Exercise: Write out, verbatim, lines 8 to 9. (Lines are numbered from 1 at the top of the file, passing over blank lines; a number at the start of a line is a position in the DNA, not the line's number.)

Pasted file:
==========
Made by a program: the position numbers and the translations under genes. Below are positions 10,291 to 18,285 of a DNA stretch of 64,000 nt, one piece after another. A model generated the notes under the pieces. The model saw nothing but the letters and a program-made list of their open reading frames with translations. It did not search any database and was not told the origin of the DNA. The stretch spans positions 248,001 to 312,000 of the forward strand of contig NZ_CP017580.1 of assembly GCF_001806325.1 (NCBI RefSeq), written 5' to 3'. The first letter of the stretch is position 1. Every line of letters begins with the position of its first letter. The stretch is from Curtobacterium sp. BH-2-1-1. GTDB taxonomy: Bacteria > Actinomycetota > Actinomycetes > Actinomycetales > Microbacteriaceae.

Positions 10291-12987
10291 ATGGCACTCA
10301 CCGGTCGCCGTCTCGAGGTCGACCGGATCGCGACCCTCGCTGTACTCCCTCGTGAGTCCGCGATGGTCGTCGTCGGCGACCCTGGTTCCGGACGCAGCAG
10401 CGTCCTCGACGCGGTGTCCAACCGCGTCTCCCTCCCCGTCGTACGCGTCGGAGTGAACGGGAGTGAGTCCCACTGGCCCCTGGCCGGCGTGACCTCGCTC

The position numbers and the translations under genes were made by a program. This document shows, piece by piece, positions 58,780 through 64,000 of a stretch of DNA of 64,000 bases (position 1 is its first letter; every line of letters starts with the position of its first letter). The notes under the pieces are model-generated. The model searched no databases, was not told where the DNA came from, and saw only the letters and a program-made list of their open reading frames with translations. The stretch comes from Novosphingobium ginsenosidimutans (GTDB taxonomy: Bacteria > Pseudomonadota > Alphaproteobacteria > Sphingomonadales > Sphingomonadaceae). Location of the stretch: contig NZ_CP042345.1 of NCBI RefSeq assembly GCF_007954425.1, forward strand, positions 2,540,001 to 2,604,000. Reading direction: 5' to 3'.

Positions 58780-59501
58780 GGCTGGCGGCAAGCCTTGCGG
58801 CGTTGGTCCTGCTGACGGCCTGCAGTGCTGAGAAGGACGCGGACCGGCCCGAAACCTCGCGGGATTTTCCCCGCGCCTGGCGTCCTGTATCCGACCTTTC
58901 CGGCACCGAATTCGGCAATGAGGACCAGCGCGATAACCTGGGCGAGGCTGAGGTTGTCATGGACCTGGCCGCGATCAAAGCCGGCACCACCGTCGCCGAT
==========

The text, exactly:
58780 GGCTGGCGGCAAGCCTTGCGG
58801 CGTTGGTCCTGCTGACGGCCTGCAGTGCTGAGAAGGACGCGGACCGGCCCGAAACCTCGCGGGATTTTCCCCGCGCCTGGCGTCCTGTATCCGACCTTTC